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Bacon jam recalled due to bacteria concerns

By: Viola Pruss

  |  Posted: Wednesday, Feb 05, 2014 03:30 pm

Bacon jam sold as Bacon by Brad Smoliak has been recalled.
Bacon jam sold as Bacon by Brad Smoliak has been recalled.
Supplied photo

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Bacon jam sold at last year's Make It! event in St. Albert is being recalled as the spread may contain a strain of bacteria that can cause botulism.

On his company website, Brad Smoliak of Kitchen by Brad Smoliak announced late Tuesday that certain batches of his bacon jam product, Bacon by Brad Smoliak, may "permit the growth of clostridium botulinum" – the bacteria that can cause botulism.

The affected products were sold with the best before dates of March 14, 2014 and July 14, 2014. Smoliak advises to throw out the product immediately or return it to his store for a full refund.

"I deeply regret the concern and uncertainty this may cause you. I am a chef that lives in a culture of food safety," Smoliak writes on his website. "I have an unwavering commitment to keeping your food safe with standards that go beyond regulatory requirements. I acknowledge that my best efforts failed and I am sorry."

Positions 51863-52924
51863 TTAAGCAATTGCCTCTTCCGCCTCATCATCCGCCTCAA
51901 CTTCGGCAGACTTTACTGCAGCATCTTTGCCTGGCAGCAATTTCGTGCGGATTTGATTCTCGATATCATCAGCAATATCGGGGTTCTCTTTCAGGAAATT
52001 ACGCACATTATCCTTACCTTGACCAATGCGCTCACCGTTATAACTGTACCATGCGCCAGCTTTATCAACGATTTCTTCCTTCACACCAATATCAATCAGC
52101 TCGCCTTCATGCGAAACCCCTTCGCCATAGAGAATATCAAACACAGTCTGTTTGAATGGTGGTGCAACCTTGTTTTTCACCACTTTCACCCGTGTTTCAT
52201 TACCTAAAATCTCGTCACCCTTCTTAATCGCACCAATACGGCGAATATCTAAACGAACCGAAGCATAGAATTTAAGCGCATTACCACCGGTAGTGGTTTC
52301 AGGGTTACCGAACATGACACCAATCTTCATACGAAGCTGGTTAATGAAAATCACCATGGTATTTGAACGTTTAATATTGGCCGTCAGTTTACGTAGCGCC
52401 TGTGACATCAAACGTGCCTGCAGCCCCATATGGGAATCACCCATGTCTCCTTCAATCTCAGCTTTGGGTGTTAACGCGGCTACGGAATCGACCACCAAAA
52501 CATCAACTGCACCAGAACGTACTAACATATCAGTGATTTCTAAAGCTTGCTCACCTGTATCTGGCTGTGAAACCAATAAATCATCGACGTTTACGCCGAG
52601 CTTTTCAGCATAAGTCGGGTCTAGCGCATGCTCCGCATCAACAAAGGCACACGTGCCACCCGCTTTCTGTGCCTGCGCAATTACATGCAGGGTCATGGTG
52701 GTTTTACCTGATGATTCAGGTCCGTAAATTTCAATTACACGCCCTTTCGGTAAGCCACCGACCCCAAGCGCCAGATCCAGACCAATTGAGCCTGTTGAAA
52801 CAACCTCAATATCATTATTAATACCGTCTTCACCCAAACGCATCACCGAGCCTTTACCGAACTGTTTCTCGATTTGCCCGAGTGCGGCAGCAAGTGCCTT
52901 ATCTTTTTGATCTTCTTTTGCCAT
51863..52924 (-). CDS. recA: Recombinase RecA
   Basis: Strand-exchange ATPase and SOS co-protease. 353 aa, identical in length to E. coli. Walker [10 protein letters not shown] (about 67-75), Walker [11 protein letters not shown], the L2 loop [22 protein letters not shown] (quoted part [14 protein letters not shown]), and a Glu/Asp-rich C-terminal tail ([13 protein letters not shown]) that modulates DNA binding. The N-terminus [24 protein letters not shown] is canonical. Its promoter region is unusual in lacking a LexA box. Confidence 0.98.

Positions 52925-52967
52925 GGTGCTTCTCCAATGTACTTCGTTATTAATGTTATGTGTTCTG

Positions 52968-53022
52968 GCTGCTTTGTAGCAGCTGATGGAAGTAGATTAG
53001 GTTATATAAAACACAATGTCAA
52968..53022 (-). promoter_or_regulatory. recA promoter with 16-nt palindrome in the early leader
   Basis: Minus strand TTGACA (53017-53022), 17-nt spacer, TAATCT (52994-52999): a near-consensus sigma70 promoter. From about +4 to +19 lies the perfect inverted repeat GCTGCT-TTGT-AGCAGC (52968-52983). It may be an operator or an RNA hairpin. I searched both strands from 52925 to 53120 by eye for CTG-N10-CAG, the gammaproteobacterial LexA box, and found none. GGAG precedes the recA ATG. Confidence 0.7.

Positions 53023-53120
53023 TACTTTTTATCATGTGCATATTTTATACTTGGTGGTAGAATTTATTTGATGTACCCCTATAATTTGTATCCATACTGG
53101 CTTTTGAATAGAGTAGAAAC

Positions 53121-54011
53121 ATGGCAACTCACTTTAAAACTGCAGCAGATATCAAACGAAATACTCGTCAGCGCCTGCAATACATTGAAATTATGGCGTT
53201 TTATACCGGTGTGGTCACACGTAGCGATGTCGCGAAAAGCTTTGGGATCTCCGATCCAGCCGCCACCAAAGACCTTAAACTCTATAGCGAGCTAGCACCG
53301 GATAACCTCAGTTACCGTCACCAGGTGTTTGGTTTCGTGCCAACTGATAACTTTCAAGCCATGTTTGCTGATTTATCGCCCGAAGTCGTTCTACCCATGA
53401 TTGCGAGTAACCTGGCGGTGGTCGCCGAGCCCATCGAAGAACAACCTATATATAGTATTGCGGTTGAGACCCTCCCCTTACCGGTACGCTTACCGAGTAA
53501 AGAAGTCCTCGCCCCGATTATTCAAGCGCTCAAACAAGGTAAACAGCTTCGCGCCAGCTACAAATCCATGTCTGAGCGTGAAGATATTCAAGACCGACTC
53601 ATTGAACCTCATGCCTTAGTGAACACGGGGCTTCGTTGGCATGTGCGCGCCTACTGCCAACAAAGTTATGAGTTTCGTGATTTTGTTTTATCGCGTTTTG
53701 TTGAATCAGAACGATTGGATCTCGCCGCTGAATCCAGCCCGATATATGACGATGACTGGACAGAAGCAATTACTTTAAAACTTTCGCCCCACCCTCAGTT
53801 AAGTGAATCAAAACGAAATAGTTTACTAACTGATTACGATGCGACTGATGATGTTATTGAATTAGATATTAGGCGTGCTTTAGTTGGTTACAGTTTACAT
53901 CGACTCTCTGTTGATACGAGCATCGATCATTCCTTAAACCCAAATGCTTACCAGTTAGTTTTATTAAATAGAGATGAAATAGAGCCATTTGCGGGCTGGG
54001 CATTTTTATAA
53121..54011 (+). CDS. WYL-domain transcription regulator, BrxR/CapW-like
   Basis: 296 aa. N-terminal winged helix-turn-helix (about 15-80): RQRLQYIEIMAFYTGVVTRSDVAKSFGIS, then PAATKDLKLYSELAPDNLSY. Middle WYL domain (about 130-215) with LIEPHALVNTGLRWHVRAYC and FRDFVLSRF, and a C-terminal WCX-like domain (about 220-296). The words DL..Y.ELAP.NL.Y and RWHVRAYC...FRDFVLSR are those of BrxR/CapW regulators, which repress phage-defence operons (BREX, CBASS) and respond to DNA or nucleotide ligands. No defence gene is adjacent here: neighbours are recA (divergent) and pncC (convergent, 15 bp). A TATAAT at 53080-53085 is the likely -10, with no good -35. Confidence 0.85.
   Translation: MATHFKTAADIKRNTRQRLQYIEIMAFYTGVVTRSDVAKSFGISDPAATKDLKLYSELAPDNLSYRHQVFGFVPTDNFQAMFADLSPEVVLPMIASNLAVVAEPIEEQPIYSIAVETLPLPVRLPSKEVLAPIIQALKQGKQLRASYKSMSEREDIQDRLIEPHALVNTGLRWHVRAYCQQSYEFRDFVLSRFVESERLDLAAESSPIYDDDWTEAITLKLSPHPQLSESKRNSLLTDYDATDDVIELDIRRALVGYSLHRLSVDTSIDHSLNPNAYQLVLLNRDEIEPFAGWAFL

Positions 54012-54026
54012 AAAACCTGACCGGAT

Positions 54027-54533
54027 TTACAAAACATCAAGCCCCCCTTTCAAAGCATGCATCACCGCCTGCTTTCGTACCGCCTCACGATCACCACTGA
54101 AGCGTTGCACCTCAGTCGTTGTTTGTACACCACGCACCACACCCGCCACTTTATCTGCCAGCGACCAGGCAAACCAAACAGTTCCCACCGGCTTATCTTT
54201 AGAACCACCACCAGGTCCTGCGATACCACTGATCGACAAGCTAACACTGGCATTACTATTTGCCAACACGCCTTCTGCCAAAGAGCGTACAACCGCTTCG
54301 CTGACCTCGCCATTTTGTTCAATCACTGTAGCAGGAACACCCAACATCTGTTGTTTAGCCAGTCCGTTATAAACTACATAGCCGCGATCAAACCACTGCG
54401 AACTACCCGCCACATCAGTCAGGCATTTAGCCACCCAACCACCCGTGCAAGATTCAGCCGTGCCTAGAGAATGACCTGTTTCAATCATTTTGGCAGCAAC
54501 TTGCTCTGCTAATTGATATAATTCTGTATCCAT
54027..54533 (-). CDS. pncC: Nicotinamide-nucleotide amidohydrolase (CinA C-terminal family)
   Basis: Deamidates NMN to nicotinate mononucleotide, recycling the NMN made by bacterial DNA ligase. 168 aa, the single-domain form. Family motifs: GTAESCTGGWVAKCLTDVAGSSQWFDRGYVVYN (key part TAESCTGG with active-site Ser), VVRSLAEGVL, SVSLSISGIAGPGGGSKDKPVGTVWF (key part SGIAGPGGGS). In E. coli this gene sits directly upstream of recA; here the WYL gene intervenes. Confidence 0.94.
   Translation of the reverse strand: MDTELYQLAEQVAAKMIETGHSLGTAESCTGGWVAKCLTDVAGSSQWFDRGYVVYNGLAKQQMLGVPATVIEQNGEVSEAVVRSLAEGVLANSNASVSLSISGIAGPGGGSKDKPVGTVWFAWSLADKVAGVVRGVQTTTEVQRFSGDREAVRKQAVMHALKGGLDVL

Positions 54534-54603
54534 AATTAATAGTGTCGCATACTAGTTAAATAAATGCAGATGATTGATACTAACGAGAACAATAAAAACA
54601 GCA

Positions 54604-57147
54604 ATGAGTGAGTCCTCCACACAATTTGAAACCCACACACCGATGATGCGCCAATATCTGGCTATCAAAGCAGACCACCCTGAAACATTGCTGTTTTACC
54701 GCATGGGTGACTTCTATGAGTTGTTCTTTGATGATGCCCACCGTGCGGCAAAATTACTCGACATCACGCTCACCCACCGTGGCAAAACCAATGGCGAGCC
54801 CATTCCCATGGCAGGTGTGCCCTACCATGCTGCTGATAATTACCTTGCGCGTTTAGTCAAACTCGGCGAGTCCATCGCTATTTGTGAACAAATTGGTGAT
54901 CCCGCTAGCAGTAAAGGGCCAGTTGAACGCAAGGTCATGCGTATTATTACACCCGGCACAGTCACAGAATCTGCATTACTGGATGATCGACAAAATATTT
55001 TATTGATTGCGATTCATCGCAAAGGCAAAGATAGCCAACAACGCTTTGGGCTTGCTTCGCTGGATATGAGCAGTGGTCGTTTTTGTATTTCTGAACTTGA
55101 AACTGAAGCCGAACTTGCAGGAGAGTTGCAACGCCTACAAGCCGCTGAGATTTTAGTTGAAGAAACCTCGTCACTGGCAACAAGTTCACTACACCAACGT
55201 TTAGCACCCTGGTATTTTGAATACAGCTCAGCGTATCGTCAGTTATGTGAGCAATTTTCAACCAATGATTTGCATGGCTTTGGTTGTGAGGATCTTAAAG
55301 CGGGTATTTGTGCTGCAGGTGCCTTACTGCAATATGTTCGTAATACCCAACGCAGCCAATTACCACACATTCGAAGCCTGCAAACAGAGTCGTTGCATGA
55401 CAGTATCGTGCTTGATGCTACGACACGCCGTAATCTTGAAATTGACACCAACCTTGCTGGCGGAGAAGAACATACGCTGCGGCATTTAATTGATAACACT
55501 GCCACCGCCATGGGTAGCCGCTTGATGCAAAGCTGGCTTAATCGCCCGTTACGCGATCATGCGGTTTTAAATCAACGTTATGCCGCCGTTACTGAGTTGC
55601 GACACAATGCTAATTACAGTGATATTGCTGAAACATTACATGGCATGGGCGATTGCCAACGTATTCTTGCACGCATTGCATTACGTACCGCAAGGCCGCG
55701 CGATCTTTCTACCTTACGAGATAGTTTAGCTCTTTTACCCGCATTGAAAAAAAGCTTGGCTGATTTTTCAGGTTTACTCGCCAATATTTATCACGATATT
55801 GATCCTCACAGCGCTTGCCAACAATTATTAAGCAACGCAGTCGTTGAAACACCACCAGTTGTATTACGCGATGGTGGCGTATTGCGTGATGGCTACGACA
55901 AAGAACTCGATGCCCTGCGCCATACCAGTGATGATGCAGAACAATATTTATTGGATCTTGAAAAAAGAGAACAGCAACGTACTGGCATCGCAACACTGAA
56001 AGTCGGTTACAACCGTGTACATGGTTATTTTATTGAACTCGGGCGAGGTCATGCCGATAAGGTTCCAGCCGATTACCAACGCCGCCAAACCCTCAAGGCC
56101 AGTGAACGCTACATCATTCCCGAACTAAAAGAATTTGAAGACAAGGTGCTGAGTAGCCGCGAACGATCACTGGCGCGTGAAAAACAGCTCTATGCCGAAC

The Make It! event was a craft show for handmade products that took place from Nov. 21 to 24 at the Enjoy Centre.

The Public Health Agency of Canada reports that botulism is a rare but serious illness caused by a toxin that affects the nervous system and can cause paralysis.

There are several types of botulism, including foodborne botulism, that is caused by eating foods that contain the botulinum toxin. Botulism is a serious illness that should be treated as a medical emergency.

Symptoms of botulism may include double or blurred vision, drooping eyelids, slurred speech, difficulty swallowing, dry mouth and muscle weakness. In some cases, it can lead to paralysis.

In food-borne botulism, symptoms generally begin 12 to 36 hours after eating a contaminated food, but they can occur as early as six hours or as late as 10 days. Vomiting and constipation or diarrhea may be present initially. When diagnosed early, food-borne botulism can be treated with an antitoxin.

Smoliak writes that he immediately worked with the Canadian Food Inspection Agency to execute a full recall of the product. As of now, there have been no reported illnesses associated with the consumption of the product and the recall does not include any other Kitchen by Brad food products, he writes.

A person speaking on behalf of Smoliak said he was made aware of the potential bacteria in the product late Tuesday afternoon. Kitchen by Brad uses two production facilities, one federally certified for product that moves outside the province. The product in question was made in another, provincial facility that was used before demand in the product grew and production moved to the new facility.

If people have questions or concerns, they can contact or 780-757-7704.

For more information go to


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